By Fred Vallance-Jones, Robert Cribb and Tamsin Mcmahon
The Hamilton Spectator
(Jun 10, 2006)
When the pilot of an Air Georgian business jet flying to
Toronto started to lose cabin pressure in 2003, he did what
crews are trained to do.
He shoved the plane into an emergency descent.
With just minutes of oxygen available in the emergency
supply, he had to get the plane down to breathable air --
But in a nearly catastrophic twist, the manoeuvre meant
to save lives instead sent the seven-passenger Cessna
Citation plane swooping into the path of a Delta Air Lines
Only a sophisticated collision avoidance system prompted
the Delta pilot to take evasive action, saving as many as
The cause of the depressurization was later discovered to
be a faulty door seal -- a problem that had been showing up
sporadically in joint U.S.-Canadian data on the Cessna since
1996, yet had never been addressed by Canada's airline
regulator, Transport Canada.
It's one example that highlights what experts say is a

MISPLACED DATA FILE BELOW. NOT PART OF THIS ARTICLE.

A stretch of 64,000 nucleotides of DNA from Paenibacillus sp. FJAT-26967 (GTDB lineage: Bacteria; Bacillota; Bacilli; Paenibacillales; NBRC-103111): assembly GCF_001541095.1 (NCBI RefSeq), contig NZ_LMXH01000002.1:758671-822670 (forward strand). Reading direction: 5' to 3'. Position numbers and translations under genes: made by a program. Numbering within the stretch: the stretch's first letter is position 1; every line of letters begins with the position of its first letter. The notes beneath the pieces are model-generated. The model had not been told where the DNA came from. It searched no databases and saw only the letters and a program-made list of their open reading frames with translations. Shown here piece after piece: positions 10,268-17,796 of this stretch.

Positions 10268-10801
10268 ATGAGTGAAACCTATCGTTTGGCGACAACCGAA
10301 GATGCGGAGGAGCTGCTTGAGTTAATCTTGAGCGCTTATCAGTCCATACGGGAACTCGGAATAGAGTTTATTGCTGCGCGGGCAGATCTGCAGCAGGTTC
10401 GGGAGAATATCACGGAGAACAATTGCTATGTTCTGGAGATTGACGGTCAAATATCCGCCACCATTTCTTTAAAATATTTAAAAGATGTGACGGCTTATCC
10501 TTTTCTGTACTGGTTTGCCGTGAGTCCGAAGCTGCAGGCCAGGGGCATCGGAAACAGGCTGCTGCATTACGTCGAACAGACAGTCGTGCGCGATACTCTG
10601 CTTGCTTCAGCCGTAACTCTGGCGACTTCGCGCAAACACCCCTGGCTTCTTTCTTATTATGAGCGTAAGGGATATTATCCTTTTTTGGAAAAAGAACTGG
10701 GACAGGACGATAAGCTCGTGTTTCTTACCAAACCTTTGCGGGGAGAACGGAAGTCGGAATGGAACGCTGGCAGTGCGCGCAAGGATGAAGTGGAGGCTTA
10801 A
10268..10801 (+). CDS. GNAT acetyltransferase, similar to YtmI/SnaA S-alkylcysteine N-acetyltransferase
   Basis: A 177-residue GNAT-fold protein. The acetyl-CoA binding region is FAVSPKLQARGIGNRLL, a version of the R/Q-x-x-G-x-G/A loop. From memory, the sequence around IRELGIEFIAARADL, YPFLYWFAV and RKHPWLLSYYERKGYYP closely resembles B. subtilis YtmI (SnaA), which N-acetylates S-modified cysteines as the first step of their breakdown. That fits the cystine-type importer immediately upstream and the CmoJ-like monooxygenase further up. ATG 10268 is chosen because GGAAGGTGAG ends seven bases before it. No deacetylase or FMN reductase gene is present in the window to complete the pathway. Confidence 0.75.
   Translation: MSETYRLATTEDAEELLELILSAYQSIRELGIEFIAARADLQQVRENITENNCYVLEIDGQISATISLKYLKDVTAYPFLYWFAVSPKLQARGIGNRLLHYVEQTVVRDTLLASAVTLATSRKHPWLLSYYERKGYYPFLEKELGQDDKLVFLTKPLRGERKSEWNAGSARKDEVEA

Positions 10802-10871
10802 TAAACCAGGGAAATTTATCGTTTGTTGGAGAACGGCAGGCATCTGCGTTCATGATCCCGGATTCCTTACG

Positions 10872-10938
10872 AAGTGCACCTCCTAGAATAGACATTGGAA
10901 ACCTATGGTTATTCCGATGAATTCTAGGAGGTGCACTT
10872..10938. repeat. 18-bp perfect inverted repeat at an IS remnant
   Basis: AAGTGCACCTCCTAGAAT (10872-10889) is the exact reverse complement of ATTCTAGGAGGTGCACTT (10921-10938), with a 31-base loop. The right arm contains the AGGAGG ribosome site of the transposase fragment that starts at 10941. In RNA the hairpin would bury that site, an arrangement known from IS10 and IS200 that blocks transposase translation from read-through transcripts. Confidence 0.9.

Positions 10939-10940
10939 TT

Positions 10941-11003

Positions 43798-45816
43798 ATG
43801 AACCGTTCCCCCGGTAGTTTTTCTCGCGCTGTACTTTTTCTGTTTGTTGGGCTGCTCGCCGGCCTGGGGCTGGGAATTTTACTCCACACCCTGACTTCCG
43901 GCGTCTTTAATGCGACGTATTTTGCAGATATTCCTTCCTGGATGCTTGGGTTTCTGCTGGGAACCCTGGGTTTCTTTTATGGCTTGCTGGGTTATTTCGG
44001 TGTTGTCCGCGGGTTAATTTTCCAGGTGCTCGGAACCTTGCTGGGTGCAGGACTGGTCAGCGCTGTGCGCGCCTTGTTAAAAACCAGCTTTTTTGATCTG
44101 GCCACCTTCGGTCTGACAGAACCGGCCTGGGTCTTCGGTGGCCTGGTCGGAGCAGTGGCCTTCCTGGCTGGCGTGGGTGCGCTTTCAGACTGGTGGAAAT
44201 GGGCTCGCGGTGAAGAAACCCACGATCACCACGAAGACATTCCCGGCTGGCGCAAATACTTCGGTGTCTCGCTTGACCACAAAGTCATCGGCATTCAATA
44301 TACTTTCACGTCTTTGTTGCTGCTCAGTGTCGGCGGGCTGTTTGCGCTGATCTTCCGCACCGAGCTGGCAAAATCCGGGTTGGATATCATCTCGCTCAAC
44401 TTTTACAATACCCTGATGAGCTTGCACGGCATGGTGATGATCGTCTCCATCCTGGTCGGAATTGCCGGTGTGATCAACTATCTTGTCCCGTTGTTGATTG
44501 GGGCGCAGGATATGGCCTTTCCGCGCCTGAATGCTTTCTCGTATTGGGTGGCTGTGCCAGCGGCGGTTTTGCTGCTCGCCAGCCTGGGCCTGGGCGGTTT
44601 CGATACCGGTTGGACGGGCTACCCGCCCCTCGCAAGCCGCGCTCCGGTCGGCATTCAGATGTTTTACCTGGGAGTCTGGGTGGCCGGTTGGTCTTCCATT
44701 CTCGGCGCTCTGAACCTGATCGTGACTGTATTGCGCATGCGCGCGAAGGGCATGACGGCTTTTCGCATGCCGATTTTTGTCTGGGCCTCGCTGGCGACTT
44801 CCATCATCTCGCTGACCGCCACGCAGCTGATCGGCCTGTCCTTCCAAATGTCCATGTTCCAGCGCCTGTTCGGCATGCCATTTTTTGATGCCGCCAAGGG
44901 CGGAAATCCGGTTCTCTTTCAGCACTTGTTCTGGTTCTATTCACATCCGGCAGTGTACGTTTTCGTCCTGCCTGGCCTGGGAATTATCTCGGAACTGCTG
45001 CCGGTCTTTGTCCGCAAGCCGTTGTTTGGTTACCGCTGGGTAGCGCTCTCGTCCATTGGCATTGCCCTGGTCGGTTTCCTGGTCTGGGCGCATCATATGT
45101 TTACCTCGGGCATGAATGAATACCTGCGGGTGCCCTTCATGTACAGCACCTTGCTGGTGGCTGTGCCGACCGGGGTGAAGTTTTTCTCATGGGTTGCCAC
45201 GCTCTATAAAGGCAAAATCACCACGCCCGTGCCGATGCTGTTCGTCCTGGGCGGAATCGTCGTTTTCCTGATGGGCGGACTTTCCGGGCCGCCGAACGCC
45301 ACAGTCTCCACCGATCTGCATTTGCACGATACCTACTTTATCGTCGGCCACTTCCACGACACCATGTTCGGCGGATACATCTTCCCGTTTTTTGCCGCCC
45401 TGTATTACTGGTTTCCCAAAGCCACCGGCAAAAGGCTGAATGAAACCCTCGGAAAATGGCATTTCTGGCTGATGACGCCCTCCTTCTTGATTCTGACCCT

major issue in the airline industry: Many safety problems
have been found only after they killed people, leading to
so-called "tombstone improvements."
Experts say the industry needs to do a better job
identifying trends in mechanical problems that, however
small, can lead to a plane going down.
Transport Canada says it doesn't see any disturbing
overall trends in mechanical problems since 2000.
But a joint investigation into airline safety by The
Hamilton Spectator, Toronto Star and The Record of Waterloo
Region found the same kinds of maintenance problems can crop
up time after time -- with no permanent fixes.
The investigation also revealed that many types of
mechanical malfunctions have been rising, even though the
number of takeoffs and landings has decreased.
The newspapers analysed more than 50,000 incident reports
made to Transport Canada and obtained through an access to
The data show an aviation system susceptible to a wide
array of problems, including planes that get too close to
each other in the sky, that have put more than 80,000
passengers at risk over the past five years.
In 2004, there were close to 1,800 mechanical incidents
Incidents of depressurization were up 23 per cent from
2000 to 2004.
The most serious -- forcing emergency descents like in
the Air Georgian case -- are rarer, with 10 last year
involving commercial planes, according to the Transportation
Safety Board (TSB), which investigates airline incidents.
The air leak in the Air Georgian plane was first noticed
by a passenger who heard a whistling sound coming from the
door, says a TSB incident report.
The whistle turned to a roar, with pressurized air